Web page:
“You felt completely degraded, very terrified that you’d have to go through the confessions or be beaten. And because you hadn’t been sleeping, you were in a horrific mental state,” she said.
She named one man who she said was beaten and then forced to lick a bathroom floor clean after objecting to violence against others.
02-10-2012, 01:06 AM #5Registered User
- Join Date
- Apr 2005
Certainly not intended to offend, but I have a hard time considering Scientology as a religion. jmo, it is so declared for tax purposes.
I am following this current court case with great interest, as I have time. Thanks to all for the links and updates!
02-10-2012, 02:07 AM #6
Wonder if Tom Cruise or John Travolta ever have to spend time in "The Hole"?
My family is from Clearwater, and I've heard the stories and read the articles. Plus I saw the episode of South Park. I hope Debbie Cook wins this case.
02-10-2012, 03:22 AM #7
02-10-2012, 03:28 AM #8
I think the undercover investigations are most interesting.
There is a video on youtube of a guy who went undercover for months to see what the inside of scientology is all about. I think it was in Berlin.....I'll see if I can find the link.
It's interesting to see how they get pulled in, and how much pressure is put onto people to work for practically nothing and sign legal docs.
Here it is, with subtitles.
Last edited by KateB; 05-29-2015 at 10:42 PM. Reason: repair url tag.
02-10-2012, 04:01 AM #9
The Secrets of Scientology is a documentary which was broadcast on 28 September 2010 as part of the BBC's Panorama documentary strand. Presented by John Sweeney it is a follow up of his 2007 investigation into the Church of Scientology and features interviews with former high-ranking members of the organization
Last edited by KateB; 05-29-2015 at 10:43 PM. Reason: repair url tag.
"It's time to tell the story of a little girl named Caylee" Linda Drane Burdick
The future has many names: for the fearful it's the unknown, for the reckless it's the adventure, for the pessimists it's the unattainable. For the brave, it is opportunity.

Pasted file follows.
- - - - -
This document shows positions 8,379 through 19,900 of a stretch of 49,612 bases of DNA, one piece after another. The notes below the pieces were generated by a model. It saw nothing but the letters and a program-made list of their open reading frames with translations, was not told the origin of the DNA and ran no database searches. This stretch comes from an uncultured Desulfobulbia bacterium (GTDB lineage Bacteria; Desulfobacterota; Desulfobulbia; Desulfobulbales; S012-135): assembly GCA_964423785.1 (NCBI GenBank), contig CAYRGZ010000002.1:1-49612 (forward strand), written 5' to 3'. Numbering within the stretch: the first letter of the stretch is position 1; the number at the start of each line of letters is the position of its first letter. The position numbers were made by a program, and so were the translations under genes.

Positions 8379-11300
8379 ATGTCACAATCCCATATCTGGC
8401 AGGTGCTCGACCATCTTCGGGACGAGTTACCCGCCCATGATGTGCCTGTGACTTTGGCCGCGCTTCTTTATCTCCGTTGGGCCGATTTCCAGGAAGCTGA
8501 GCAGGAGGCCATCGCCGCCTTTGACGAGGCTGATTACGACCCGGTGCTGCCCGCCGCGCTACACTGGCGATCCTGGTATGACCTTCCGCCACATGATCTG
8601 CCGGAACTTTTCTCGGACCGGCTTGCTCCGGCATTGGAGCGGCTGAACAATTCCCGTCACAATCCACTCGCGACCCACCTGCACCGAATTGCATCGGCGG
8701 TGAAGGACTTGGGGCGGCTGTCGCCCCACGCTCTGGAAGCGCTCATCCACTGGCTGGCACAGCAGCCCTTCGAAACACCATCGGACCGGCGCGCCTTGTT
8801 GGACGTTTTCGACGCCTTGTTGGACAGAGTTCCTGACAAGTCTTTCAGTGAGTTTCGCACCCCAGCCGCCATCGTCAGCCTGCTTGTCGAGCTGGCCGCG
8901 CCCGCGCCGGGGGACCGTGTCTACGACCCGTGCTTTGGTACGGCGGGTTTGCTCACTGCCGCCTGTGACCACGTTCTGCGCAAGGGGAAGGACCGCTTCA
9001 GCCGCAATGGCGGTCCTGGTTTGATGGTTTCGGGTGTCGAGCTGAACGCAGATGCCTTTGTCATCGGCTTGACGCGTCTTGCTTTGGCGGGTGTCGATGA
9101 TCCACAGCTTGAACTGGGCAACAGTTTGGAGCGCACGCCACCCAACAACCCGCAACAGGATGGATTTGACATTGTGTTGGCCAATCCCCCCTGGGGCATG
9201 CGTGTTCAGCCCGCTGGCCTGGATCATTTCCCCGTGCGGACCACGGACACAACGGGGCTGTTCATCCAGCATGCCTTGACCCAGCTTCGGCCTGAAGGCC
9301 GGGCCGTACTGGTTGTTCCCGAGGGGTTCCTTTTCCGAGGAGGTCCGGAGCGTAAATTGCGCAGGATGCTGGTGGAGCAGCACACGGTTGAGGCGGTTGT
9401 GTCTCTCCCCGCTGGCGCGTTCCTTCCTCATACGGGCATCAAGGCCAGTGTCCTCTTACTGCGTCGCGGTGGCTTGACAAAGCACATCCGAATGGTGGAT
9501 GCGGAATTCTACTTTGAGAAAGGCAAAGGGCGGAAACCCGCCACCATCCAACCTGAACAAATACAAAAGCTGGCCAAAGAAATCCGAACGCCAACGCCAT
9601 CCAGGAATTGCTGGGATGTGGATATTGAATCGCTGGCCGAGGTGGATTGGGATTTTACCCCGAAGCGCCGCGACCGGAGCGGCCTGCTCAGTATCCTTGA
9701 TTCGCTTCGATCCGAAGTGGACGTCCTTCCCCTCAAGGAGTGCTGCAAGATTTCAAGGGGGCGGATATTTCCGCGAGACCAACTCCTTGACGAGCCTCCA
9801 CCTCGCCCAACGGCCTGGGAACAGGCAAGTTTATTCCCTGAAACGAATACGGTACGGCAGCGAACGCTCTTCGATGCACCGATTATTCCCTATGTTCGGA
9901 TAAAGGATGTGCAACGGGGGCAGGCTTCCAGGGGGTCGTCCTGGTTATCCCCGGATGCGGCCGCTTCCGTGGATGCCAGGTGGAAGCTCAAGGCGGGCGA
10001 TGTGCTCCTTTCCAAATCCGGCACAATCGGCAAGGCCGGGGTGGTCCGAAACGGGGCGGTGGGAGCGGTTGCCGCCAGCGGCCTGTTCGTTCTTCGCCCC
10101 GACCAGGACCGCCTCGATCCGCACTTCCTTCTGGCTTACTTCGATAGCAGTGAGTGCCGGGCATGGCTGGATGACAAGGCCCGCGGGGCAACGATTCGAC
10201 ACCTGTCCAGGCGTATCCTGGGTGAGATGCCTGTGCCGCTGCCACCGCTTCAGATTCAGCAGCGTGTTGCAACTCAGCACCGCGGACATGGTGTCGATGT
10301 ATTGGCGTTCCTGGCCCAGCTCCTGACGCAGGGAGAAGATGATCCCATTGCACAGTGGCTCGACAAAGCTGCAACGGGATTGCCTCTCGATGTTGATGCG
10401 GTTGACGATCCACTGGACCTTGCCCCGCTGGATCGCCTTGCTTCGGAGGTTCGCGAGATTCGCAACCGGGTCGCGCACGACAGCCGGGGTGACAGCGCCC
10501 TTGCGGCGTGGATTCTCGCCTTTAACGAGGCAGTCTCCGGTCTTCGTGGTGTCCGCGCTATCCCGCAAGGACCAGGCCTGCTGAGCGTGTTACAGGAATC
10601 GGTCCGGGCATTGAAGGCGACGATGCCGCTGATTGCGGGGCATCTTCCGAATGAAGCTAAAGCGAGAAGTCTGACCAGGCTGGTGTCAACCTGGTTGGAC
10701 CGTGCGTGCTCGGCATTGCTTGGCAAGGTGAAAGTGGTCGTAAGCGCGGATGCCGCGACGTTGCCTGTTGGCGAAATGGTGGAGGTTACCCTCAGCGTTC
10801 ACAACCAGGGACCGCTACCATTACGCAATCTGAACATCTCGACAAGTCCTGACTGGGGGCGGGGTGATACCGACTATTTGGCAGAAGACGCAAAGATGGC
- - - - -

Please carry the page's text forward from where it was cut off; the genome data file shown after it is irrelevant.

02-10-2012, 04:10 AM #10Inactive
- Join Date
- Aug 2010
02-10-2012, 04:13 AM #11
Tool also treats with L. Ron Hubbard unkindly:
Tool - Ã†nema - YouTube
Last edited by bessie; 05-29-2015 at 09:26 PM. Reason: repaired one link, removed second outdated link
02-10-2012, 11:39 AM #12
Uh, yeah, they don't mess around.
02-10-2012, 11:54 AM #13
They remind me of many other Cults yet this one appears very interested in money.
Years ago when I was in college in GA, I lived by a Chiropractic College (Life).
I think the owner of the school practiced Scientology and students used this program to
manage money and people. I knew quite a few of them. In my opinion, they appeared to be
rather cold and very self centered.
02-10-2012, 07:02 PM #14
The old St. Petersburg Times in Fl. (now Tampa Bay Times) ran a good series about Scientology a few years ago called 'Inside Scientology':
The first section was 'The Money Machine':
PART 1: Religious workers in Clearwater bring in millions selling services and "closing" prospects.
PART 2: Church staffers hound Scientologists into buying expensive scripture sets and resort to deceit.
Ex-Scientologists cite extreme methods, eternal demands to fund church's 'save the Earth' mission
Giant 'Super Power' building in Clearwater takes a pause, yet millions keep flowing in
It includes a section about a woman that died in Clearwater under the care of Scientologists.
The result of the Times' reporting is this multi-part special report, the latest in a long history of Scientology coverage by the Times. The newspaper won a Pulitzer Prize for a 1979 report on Scientology. And in the years since, with the church's Clearwater headquarters in the Times' prime coverage area, the in-depth reporting has continued. This project, as you will see, features the three days of in-depth reports from the St. Petersburg Times, as well as additional content for this Web presentation. Those additional pieces include video; a photo gallery; and links to previous coverage in the Times, including the Pulitzer-winning coverage.
02-10-2012, 09:09 PM #15Registered User
- Join Date
- Aug 2003
- Palm Springs
I'm not in the mood to defend a Church I don't agree with today.
But I do have a question. I notice that a lot of our Australian members post when Scientology is the subject. Does the Church have a large presence in your country?